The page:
Now, little 'Taz" (Tasmanian Devil) is about 2 and a half months old and thriving! The older ones are like brothers to him, teaching him how to play and interact. Now what am I to do, there is no way I can give him up and even my ever so cat-resistant husband agrees he is to stay I know now that I could never foster any animal as I grow to love them too fast)..
What will I do if another little one should find me? I have never gone out to willfully look for more cats! Each of my 3 females (Minime, Chicho and Kandela) was found at different times in dire circumstances and brought home to Mom by her 2 daughters! The calico got pregnant right away and we kept her gorgeous 3 red boys (Los Tres Amigos). Our big, incredible "Boris" was already mature when I found him abandoned in one of my friend's neighborhood ... he was already neutered and, poor baby, declawed. He is my husband's baby.
Every day I pray to God to not send me any more cats as I realize taking good care of them is quite a daily choreand time consuming. I don't dare to travel as my husband is slightly disabled and I fear he would not be able to attend to all of their needs ...Also I don't trust just anyone to provide as much love and sometimes sacrifice for my animals, and I cringe when I read the ads where people offer cats and kittens to strangers ... too many sickos out there.
The point of pouring my heart out was to ask everyone to be a little more understanding of the so-called "hoarders' as I really believe not all of them started their accumulation of animals willfully but I realize how one can get sucked into it very easily!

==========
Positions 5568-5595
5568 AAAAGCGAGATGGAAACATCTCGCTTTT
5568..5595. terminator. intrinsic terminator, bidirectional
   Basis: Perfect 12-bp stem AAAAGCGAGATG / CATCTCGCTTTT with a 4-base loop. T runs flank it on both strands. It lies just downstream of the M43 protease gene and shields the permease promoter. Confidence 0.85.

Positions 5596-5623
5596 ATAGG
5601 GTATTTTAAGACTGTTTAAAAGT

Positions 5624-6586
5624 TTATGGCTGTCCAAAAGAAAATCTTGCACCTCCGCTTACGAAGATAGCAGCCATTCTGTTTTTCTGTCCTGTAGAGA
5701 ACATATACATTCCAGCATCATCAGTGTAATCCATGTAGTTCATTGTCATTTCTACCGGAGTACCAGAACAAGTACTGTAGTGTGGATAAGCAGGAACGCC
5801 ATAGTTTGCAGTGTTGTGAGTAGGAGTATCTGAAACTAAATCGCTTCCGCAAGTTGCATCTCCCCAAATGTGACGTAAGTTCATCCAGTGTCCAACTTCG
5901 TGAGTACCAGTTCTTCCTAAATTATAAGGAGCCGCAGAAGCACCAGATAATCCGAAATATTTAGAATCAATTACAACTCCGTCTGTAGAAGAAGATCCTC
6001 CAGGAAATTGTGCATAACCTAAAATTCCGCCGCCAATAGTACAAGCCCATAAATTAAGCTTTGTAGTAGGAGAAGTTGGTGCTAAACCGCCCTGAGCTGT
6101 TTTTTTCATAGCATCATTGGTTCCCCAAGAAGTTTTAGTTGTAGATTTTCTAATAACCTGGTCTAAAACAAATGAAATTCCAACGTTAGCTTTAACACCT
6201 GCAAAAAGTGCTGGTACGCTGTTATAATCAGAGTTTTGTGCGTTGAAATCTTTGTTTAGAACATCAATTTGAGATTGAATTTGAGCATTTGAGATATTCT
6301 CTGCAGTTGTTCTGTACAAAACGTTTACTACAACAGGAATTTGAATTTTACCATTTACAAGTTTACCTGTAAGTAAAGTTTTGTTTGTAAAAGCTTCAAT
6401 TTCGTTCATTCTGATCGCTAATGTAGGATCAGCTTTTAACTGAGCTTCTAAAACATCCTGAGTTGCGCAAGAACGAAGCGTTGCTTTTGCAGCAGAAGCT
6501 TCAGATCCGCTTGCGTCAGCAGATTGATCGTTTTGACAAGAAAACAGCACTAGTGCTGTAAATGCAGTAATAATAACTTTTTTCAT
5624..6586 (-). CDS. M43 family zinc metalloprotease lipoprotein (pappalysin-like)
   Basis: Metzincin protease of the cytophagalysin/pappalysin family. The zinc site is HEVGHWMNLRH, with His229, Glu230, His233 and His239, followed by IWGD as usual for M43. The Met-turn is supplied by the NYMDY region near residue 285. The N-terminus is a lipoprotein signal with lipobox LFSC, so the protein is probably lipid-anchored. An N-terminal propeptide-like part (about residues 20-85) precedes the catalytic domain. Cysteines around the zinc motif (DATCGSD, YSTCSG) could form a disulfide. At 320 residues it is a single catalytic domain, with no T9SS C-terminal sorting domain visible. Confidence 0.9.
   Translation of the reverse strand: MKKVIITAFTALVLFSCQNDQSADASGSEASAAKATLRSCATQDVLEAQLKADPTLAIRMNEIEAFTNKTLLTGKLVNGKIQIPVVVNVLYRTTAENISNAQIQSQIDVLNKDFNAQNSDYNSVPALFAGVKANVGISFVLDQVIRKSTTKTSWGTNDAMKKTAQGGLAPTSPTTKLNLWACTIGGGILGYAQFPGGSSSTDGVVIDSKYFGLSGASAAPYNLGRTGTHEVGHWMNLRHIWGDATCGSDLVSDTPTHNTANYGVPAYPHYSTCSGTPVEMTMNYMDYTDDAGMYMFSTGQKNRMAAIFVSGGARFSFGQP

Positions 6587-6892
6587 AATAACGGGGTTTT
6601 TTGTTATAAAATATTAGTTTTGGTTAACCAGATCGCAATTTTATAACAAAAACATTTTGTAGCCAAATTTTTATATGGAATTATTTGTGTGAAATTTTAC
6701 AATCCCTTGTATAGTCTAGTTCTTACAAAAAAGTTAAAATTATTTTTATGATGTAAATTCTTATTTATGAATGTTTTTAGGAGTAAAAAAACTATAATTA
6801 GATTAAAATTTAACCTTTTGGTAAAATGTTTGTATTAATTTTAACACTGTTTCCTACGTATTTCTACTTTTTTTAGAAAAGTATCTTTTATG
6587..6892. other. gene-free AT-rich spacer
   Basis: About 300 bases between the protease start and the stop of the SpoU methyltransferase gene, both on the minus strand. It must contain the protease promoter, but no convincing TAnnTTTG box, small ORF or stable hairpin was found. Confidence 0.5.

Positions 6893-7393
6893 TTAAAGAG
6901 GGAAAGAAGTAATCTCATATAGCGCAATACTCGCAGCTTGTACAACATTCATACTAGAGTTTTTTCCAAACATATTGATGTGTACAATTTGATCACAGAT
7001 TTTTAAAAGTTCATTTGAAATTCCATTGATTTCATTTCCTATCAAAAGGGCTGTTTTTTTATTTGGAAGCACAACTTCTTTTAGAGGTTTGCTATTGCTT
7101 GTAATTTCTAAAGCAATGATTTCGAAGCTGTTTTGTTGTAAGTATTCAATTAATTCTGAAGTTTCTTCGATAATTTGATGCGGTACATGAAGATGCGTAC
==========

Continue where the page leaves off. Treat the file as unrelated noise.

Catherine Turley (192)
Monday August 17, 2009, 6:37 pm
i don't believe hoarders are mentally ill. i think they care more deeply than most people. most people are selfish. they want to spend money on cars and vacations. they think a clean house is actually important. what could be more important than saving lives. the problem is that there is no place to take a cat that won't kill it. so, to remain rational and reasonable, you have to accept that cats are going to die. i can see why hoarders can't deal with that fact. i didn't take in a sweet, beautiful feral because i thought it would be too difficult for my other cats. one night he got ripped apart by coyotes. i wrestle with having done the wrong thing, and what to do with the next. in the article, it listed what to do when you suspect someone is a hoarder. how about HELP OUT. i helped an elderly hoarder by buying medicine and food. if you drop off a few bags of food here and there, the person might let you know when things are getting out of control. maybe you can spend half a day cleaning up. and if vets actually helped, these people could probably afford to spay/vaccinate. feral cats are everyone's problem, yet somehow the burden falls entirely on this minority.